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No Arbitrary Power: An Originalist Theory of the Due Process of Law

A new paper explaining why the original meaning of the "due process of law" requires a substantive process.


Evan Bernick and I have just posted the second of our projected three-paper series on "Good Faith Constitutionalism," in which we identify the constraints on government officials who exercise discretionary powers. In our first article, The Letter and the Spirit: A Unified Theory of Originalism–now forthcoming in the Georgetown Law Journal–we consider the constraints imposed on the power of the judiciary to implement the original meaning of the text. In our new piece, No Arbitrary Power: An Originalist Theory of the Due Process of Law, we identify the original meaning of the Due Process of Law Clauses of the 5th and 14th Amendments, and the limits these clauses impose on the discretionary power of federal and state legislatures to deprive people of life, liberty or property. Like some other recent originalist scholars we discuss, we contend that, while the "due process of law," is indeed "procedural," the judicial procedure it guarantees includes a particular kind of "substantive" evaluation of a legislative act to ensure that it is truly a "law." (We differ somewhat from these scholars on the precise scope of this inquiry.) So the distinction between procedural and substantive due process is ultimately misleading and unhelpful to understand the exact nature of the "substantive procedure" that is guaranteed by the due process of law.

The core of our theory is succinctly summarized in this quote by John Locke with which we begin our piece and from which we took our title "No Abitrary Power":

A man . . . cannot subject himself to the arbitrary power of another; and having in the state of nature no arbitrary power over the life, liberty, or possession of another, but only so much as the law of nature gave him for the preservation of himself, and the rest of mankind; this is all he doth, or can give up to the common-wealth, and by it to the legislative power, so that the legislative can have no more than this.

To be a law, an act of the legislature must not be arbitrary, and a person being deprived of life, liberty or property is entitled to a judicial process in which the abitrariness of a legislative act can be evaluated. Here is the abstract:

"Due process of law" is arguably the most controversial and frequently-litigated phrase in the American Constitution. Although the dominant originalist view has long been that Fifth and Fourteenth Amendment's Due Process of Law Clauses are solely "process" guarantees and don't constrain the "substance" of legislation at all, originalist scholars have in recent years made fresh inquiries into the historical evidence and concluded that there's a weighty case for some form of substantive due process. In this Article, we review and critique these findings employing our theory of good-faith originalist interpretation and construction.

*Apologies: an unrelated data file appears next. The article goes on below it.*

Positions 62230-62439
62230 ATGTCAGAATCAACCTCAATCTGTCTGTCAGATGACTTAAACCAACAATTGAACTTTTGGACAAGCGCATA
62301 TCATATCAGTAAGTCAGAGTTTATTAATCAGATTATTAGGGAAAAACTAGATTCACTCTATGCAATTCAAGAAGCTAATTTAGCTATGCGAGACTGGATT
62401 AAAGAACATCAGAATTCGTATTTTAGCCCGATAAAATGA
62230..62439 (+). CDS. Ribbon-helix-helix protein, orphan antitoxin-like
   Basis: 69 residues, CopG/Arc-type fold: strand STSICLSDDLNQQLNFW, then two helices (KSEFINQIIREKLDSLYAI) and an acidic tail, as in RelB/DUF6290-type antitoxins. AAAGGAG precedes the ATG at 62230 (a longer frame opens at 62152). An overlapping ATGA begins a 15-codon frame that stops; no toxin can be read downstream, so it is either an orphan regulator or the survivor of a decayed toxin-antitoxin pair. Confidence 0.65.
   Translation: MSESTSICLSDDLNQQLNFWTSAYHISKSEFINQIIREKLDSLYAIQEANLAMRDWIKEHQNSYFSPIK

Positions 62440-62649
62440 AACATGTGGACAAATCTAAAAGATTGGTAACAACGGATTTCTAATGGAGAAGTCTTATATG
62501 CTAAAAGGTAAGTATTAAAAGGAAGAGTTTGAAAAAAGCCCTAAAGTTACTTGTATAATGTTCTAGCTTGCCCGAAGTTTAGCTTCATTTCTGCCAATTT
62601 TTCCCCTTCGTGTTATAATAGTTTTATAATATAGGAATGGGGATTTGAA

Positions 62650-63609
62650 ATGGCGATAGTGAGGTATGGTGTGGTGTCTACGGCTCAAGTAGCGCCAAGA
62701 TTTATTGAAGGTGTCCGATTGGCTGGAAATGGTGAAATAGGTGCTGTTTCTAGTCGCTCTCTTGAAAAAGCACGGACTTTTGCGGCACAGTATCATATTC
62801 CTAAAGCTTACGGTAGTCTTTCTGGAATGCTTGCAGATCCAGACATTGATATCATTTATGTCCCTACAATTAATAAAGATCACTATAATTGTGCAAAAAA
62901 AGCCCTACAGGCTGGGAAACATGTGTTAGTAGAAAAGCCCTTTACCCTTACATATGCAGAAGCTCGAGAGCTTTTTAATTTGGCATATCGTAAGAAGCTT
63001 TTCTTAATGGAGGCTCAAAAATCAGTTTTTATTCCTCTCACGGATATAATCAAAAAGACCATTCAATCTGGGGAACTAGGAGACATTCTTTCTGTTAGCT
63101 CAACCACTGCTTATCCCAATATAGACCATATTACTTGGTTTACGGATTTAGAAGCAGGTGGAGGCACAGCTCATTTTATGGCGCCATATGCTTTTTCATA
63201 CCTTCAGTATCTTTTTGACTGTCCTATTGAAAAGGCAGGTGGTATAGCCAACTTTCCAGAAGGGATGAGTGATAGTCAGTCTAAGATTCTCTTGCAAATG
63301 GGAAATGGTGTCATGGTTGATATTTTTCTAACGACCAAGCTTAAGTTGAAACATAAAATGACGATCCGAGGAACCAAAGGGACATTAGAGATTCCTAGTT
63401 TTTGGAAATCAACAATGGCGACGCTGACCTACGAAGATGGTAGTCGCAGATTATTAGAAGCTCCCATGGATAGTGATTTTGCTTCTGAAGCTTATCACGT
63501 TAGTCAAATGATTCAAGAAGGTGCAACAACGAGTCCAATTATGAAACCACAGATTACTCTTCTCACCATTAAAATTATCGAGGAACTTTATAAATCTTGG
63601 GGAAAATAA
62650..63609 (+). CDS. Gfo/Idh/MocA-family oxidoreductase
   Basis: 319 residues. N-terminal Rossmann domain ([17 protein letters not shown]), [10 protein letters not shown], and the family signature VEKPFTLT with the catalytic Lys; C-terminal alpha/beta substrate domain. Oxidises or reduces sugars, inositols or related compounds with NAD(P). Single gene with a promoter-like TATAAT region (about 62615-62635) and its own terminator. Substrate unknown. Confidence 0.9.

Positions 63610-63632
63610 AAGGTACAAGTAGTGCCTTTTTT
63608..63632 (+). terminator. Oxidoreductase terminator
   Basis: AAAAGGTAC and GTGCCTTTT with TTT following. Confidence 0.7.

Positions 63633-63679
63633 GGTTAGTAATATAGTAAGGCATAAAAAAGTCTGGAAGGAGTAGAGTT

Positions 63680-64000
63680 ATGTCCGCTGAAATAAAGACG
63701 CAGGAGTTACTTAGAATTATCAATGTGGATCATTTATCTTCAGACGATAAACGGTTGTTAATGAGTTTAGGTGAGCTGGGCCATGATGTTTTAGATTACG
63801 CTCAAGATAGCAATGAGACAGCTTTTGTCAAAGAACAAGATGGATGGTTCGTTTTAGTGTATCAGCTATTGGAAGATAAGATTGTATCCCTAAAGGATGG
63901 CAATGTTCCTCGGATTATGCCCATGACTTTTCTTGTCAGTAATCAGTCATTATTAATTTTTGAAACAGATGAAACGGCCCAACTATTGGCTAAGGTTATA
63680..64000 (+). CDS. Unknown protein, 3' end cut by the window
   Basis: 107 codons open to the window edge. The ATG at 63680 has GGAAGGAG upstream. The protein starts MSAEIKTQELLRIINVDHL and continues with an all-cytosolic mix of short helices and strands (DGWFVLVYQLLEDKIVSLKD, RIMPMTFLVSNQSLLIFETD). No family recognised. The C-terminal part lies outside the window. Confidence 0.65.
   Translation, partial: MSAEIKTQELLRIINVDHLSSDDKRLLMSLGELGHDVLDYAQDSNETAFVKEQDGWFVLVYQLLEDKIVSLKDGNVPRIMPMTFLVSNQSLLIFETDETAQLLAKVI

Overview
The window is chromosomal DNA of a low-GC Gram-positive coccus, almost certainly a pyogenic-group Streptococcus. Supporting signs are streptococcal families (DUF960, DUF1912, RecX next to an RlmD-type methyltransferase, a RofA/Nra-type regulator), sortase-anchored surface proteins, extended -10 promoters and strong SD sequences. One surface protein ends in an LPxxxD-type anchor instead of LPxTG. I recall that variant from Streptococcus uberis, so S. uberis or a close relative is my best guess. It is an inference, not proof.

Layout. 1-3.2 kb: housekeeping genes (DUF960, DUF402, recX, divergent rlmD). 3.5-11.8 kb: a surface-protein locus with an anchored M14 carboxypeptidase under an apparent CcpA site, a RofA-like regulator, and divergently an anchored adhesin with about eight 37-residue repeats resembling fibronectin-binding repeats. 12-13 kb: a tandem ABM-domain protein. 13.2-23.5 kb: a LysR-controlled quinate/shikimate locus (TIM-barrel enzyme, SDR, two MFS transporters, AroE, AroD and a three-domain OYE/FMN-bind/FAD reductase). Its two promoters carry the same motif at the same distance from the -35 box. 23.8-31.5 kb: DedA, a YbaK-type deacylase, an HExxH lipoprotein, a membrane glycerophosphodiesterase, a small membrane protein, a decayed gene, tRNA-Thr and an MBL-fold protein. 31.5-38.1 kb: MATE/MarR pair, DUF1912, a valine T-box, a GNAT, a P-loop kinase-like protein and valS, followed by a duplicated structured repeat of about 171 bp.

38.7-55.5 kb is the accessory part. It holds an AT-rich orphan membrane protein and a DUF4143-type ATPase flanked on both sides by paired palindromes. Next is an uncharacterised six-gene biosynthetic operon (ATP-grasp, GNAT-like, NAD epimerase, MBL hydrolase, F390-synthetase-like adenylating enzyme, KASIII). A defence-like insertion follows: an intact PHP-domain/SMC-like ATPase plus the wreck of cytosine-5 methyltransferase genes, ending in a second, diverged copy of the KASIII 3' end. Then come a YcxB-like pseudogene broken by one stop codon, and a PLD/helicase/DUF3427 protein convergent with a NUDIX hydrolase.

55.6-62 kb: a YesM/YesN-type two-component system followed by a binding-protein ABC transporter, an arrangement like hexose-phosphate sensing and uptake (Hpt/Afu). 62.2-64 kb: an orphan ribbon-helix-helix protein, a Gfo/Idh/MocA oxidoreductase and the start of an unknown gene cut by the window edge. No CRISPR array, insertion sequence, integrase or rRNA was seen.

We begin by investigating the "letter" of the Due Process of Law Clauses — that is, the original meaning of their texts. Next, to develop doctrine by which this meaning can be implemented, we identify the clauses' original function — their "spirit" — of barring arbitrary exercises of power over individuals that rest upon mere will rather than constitutionally proper reasons. We contend that the original letter and spirit of the "due process of law" in both clauses requires federal and state legislators to exercise their discretionary powers in good faith by enacting legislation that is actually calculated to achieve constitutionally proper ends and imposes a duty upon both state and federal judges to make a good-faith determination of whether legislation is calculated to achieve constitutionally proper ends. Finally, we confront hard questions concerning the scope of the states' reserved powers, acknowledging the flaws in the "police-power" jurisprudence associated with the so-called "Lochner era" and we delineate an approach that will better safeguard all "person(s)" against arbitrary power.

By so doing, we assist state and federal legislators by providing clarity concerning the constitutionally proper ends that federal and state legislators can pursue; aid state and federal judges by equipping them to review legislators' pursuit of those ends; and help members of the public by enabling them to monitor the performance of their legislative and judicial agents.

Download it here.